If you are saying that God doesn’t exist because He isn’t a proven fact – well, neither was gravity at one point – the mere assumption that our cells could be made up of something smaller would get you burned at the steak – believing that the world was not the centre of this universe would get you something worse still. And that is where we come back to that important bit I asked you to remember.

    Man made God in his image, not the other way around. Men, and today women but not as much, have taken The Text and made it work to his advantage – this si why God is questioned so much, why you get the question – “If there is a God why doesn’t He stop this or stop that or intervene…” that is the way MEN/Humankind have interpreted God – that He can/will come to our aid when we, well…basically fuck up.

    God is not a man, nor a woman – nor a dog or an elephant – God is the essence of you and everything that is, was and will be. And as long as we keep trying to put a timeline on what God is or could be, His ability to change something that is now we HAVE to believe that God exists to question why He didn’t stop that building falling on a small baby born not but seconds ago.

    For those who say God doesn’t exist or is just a myth MUST believe that God is there in the first place – if they didn’t they would ask the same question about a rock or a blade of grass.

    This will be controversial but, WE are God – God is us – that is why we are intertwined with each other and with everything about us. WE are the ones who can stop the wars or that second old baby being killed; God works through us and we Him.

    Men make God to be a superman – not God – God never did, in my belief. We are our own hero’s and we are our own evil.

    So is God one mans mythology and another’s religion? Simply put the simple answer is yes – it cannot be anything but a yes. If it is a no then you have to go one to the prove it to me point of the matter – and we cannot prove that God exists other than to say that we are those who choose to believe – or not as the case may be.

    When we made God an idol and not what is or was ever intended – it was mans failing, not the myth you chose to believe in or not.

    There are many religions in this world – there are also many detractors who insist that we who believe in God are idiots, well that very OK to me – I don’t mind that. As I look for more answers to my questions I see only more, and far more complex, questions.

    If that doesn’t answer Brett I can only say one thing – I am not God so how can I really answer this whole question? If I could then I would be a deity presumably – that is what I am told if you can answer such questions – or a crack pot.

    Lastly – I do apologise for referring to God as He – it is just the simple thing to do. God – in my mind and opinion is an it, a he/she/everything – but that is way too long to type.

  6. I didn’t forget you, Brett – I just wanted to word it right for this post.

  7. Will: your comment does nothing but strengthen my own argument.

    If you do believe that God is simply a new way of speaking about the Roman gods, fine, Greek gods, fine, too. You are not wrong – you can’t be wrong because you are thinking it and that is how God fits into your world so all is OK.

    You’re dead on; I see any and all Gods as, let’s say, continuations of what the Egyptians, Greeks, etc. started. That is, they religions are the direct products of man’s curiosity of and desire to explain things that he can’t comprehend (keep in mind that science was very very limited during those times). Ergo, man invented Gods to explain what seemed to be incomprehensible at the time. Since there wasn’t any other plausible explanation at those times, the idea of Gods overseeing the world seemed acceptable and plausible. Based on what I have observed, I believe God/Gods to be a metaphorical stand-in for what the writers of religious texts couldn’t explain at the time, nothing more. God, in my opinion, is nothing more than metaphor — though complications arise when people make Him/Her/It seem to be material and have some sort of influence. He doesn’t — in fact, I like the way you summed it up:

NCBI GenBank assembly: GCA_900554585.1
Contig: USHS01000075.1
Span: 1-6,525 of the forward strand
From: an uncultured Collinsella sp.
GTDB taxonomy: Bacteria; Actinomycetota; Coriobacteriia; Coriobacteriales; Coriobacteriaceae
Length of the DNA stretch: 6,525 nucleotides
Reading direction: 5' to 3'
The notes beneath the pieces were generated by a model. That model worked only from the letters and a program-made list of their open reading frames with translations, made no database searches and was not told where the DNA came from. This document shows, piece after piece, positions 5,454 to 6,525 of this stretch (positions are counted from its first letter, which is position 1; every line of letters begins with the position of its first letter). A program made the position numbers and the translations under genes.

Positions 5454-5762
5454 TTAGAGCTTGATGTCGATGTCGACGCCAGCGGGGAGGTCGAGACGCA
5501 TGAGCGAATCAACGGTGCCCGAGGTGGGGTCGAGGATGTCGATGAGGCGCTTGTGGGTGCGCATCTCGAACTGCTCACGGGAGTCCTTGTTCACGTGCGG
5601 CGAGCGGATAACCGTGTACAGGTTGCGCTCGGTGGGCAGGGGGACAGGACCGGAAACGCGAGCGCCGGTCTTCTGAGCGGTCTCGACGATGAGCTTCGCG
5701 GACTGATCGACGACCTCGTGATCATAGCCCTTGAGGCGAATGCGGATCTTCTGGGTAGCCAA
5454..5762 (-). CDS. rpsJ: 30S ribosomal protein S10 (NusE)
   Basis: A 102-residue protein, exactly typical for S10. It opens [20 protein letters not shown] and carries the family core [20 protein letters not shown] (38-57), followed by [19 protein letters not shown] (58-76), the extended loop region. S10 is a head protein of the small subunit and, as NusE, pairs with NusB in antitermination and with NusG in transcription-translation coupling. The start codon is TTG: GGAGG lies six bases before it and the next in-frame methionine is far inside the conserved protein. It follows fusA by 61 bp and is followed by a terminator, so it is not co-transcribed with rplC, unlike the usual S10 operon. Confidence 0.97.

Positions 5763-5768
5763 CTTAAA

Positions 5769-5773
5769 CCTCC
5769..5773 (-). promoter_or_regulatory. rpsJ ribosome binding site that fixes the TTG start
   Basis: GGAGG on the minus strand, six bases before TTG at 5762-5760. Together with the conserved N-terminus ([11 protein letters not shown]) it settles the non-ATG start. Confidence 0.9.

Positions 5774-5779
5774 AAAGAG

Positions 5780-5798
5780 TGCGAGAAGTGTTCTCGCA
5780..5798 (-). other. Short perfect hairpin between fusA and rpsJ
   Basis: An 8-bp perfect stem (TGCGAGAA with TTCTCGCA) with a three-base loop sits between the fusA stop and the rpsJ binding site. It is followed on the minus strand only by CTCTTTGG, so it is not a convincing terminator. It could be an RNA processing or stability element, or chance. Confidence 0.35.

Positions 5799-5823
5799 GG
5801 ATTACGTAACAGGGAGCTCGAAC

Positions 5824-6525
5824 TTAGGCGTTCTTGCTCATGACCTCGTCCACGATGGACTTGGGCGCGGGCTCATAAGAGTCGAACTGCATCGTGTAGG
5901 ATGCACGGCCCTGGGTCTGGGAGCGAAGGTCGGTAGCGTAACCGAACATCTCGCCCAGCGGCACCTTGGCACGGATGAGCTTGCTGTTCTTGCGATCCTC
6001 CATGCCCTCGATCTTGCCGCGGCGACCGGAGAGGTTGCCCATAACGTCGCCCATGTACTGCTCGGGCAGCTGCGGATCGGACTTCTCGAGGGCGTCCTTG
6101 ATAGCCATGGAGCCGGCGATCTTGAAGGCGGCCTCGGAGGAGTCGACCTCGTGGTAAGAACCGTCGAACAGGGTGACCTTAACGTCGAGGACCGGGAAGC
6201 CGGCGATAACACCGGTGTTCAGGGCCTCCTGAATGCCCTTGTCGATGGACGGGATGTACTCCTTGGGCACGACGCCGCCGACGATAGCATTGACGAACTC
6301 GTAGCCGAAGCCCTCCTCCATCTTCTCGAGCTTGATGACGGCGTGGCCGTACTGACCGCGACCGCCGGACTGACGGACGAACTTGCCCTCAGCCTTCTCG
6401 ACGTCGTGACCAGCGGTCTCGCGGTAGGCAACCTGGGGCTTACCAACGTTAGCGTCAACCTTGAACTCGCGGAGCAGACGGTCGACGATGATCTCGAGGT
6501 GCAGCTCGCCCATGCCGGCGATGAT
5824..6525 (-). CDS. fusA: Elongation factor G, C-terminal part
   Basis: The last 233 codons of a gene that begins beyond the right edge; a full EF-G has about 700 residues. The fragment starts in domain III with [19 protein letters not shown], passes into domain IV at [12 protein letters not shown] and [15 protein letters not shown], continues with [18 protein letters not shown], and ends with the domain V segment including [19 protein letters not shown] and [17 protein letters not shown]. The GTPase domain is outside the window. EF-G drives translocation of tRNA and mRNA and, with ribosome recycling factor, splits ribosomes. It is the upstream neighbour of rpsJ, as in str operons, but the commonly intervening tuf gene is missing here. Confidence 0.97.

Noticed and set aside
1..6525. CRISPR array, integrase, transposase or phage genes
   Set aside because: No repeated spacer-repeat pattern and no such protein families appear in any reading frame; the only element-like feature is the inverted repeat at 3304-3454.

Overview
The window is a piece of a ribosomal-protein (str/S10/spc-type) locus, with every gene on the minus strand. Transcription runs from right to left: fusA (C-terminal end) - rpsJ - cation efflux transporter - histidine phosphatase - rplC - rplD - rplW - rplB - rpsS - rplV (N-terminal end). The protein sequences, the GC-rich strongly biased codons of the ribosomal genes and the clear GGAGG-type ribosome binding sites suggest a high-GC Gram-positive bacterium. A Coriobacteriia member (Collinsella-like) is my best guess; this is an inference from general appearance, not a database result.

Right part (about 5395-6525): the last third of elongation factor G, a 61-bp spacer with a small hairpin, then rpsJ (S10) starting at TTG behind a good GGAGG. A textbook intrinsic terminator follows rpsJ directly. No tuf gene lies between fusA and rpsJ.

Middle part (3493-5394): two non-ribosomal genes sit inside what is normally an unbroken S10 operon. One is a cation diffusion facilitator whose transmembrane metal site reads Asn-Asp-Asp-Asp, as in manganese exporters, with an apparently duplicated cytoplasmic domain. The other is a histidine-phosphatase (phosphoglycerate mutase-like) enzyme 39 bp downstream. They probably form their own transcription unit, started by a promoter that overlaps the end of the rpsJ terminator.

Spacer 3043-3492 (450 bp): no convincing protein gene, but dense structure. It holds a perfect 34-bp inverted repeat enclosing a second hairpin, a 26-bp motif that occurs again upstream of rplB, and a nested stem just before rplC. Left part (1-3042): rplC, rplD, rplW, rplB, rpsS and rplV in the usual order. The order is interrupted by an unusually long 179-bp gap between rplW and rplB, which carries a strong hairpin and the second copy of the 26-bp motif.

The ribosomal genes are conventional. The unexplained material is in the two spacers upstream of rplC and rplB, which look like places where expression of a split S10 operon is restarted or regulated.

God is not a man, nor a woman – nor a dog or an elephant – God is the essence of you and everything that is, was and will be. And as long as we keep trying to put a timeline on what God is or could be, His ability to change something that is now we HAVE to believe that God exists to question why He didn’t stop that building falling on a small baby born not but seconds ago.

    This will be controversial but, WE are God – God is us – that is why we are intertwined with each other and with everything about us. WE are the ones who can stop the wars or that second old baby being killed; God works through us and we Him.

    I’m a firm believer that we, as humans, control our destiny — I’m definitely against determinism (what would make life living if some higher power’s living vicariously through me anyways?!). I don’t believe that, however, you should even mention God if he is indeed just us. Us = Us, and we aren’t bound to any superpower wielding force that way. I’ve always said: Man should not believe in a God; he should believe in himself. Stop kneeling to something that doesn’t exist and love yourself. Now, I’m not saying go be an Objectivist (though I love Atlas Shrugged and the Fountainhead as works of fiction, Ayn Rand’s philosophy fails on a lot of levels for me), but have some trust in yourself as a capable human being. Don’t bow to a God and beg for forgiveness; grant yourself forgiveness. Don’t trust what someone else’s moral code dictates, trust what your own moral code dictates.

    I’m just glad we can dissect the theoretical points of a God without getting into the dirty facts of religion being used as a weapon of hegemony, of keeping the masses down. But that’s for another post…




Leave a Reply

Fill in your details below or click an icon to log in:

WordPress.com Logo

You are commenting using your WordPress.com account. Log Out / Change )

Twitter picture

You are commenting using your Twitter account. Log Out / Change )

Facebook photo

You are commenting using your Facebook account. Log Out / Change )

Google+ photo

You are commenting using your Google+ account. Log Out / Change )

Connecting to %s



%d bloggers like this: